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Interview with Longshot Magazine Creators Mat Honan & Sara Rich


Longshot Magazine, famously founded in the summer of 2010 by journalists Alexis Madrigal, Sara Rich, and Mathew Honan, is an experiment in creating a magazine in 48 hours.Longshot

How it works
On Friday afternoon, they announce a ‘theme’. Then for 24 hours, they accept submissions from hundreds of writers, artists, photographers, designers and creative types from around the world. For the second 24 hours, they curate, edit, design and produce a magazine. On Sunday night, they ship a magazine using HP’s MagCloud service. Presto!

By any standard the experiment has been a wild success. They’ve won a Knight-Batten award and received media coverage in the New York Times, New Yorker, The Atlantic, Forbes, and a slew of other national media outlets.

We recently got a chance to ask Mat, Alexis, and Sarah a few questions about the project and the state of media in general.

SBMTBL: Where did you come up with the idea? Who said, Let’s start a magazine? Who said, Let’s make it in 48 hours?

MH: It started in a bar. We happened to bump into each other at a beer bar in the Lower Haight called Toronado. All of us had recently seen the same print on demand magazine. Derek Powazek had used Creative Commons-licensed images of an Australian duststorm, and put out a magazine abut a week later. And it looked beautiful! We wondered if we could do something similar, but with reported stories and more of a traditional magazine treatment, rather than being primarily photo-based. But we all had day jobs, and no time to make that happen. So we said what if we do it over a weekend? What if we made it in just 48 hours? Is that too crazy, or just crazy enough? It turned out to be the latter.

SBMTBL: Other than the time constraint, what’s unique about Longshot compared to traditional journalism?

SR: I think one of the most unique things about Longshot is that its value and innovative features continue to be revealed to us by our community, as opposed to us having set out to distinguish it in certain ways. Certainly it is unique in that the direction of the publishing process (at least at the beginning) runs from web to print, rather than vice versa. It starts with social media and ends with paper. Though of course now it also ends with digital editions, radio, etc. It’s also unique as a pretty cure catalyst for widespread creativity. While we only publish a small fraction of the submissions, we regularly hear feedback from participants that despite not making the final cut, they enjoyed the experience of remote collaboration and the excuse Longshot gave them to do a focused, creative endeavor on a Friday or Saturday. Longshot is also unique as a media product in the speed with which we can experiment and innovate. We’re extremely nimble and low-risk (at least compared to the financial risk a large corporate publishing house feels they must take on in order to experiment). This means we can do things like build a “nagwall” and apply it to our content, or set up a live audio recording booth in a Soho bookstore and create a full set of podcasts connected to the magazine theme…each issue brings a new set of self-driven collaborators who want to use the Longshot platform to try something of their own, and we’re hugely in favor of that. We also use new art directors each time so the look and feel are always new and changing. I could go on…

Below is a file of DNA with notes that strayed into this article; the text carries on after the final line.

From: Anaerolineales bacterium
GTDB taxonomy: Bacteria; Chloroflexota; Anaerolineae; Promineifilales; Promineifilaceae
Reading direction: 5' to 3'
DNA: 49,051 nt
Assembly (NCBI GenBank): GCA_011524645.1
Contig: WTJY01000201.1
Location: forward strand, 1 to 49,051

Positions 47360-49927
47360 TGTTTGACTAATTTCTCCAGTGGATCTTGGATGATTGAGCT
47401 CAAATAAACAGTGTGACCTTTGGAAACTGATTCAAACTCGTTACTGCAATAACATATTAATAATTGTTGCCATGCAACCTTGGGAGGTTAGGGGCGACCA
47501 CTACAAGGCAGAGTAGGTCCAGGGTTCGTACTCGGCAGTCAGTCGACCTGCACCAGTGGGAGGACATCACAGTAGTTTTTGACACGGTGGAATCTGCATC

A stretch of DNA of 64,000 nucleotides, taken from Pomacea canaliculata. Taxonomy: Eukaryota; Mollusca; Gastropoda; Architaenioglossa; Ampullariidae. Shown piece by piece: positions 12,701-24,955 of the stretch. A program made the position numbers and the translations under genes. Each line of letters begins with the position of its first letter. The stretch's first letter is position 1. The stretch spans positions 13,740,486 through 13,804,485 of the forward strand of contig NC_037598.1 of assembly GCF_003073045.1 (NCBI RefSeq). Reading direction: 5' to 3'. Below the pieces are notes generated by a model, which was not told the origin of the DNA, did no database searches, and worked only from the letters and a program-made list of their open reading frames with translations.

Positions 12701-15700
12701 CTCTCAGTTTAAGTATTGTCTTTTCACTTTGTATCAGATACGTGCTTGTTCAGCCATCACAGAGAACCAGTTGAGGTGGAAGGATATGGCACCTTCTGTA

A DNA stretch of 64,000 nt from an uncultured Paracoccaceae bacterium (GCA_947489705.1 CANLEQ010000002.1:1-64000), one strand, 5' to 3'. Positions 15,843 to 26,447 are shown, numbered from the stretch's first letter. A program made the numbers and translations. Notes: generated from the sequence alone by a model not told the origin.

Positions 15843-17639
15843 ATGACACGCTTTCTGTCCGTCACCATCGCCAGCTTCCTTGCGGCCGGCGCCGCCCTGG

SBMTBL: With many publications, you’ll have to wait up to 6 months or more to get a response. Plus, if your piece is selected, holy cow, Longshot is out immediately. Is it gratifying to a writer to get a response within 24 hrs, even if 90 percent are rejected?

SR: I believe it is gratifying, yes. At the end of the 48-hr period, we post the Table of Contents on our website and tweet it, and a lot of people (myself

Longshot Issue 1

included) have remarked that it feels like when the high school musical case gets tacked on the bulletin board after auditions. There’s something to that reveal that’s pretty exciting and I think generally, participants come away feeling positive about the experience—even a little exhilarated—whether or not they were accepted.




SBMTBL: Is your subscriber base as big as your submission-base?

SR: We don’t have subscriptions so I can’t make a direct comparison. But we have about 10,000 people on our email list who express interest in participating, we have gotten between 700-1500 submissions depending on the issue, and we sold a few thousand copies of the first issue before having to cease sales. The new issue numbers are still coming in.


SMBTBL: Did you read submissions blind? Why or why not?

MH: This time around we did, although we hadn’t previously. One of the chief criticisms we’d received (and took to heart) was that people who were working on site, or who were pals with people on site, we disproportionately likely to have their stories appear in the magazine. That’s a valid complaint, I think. It’s very understandable, it’s hard for a reader to give a thumbs down to a piece written by the person sitting next to them. And of course most people have biases towards their friends, even if they don’t mean to. So this time around we set readers up in Submishmash with permissions that didn’t allow them to see who the writer was. I think it was a better way to do things. Certainly it was more fair.

Thanks. We really appreciate your time and love what you’re doing. Keep going!

Michael FitzGerald

Michael lives in Missoula, Montana, with his wife and two sons. He’s the CEO and one of the founders of Submittable and the author of the novel Radiant Days.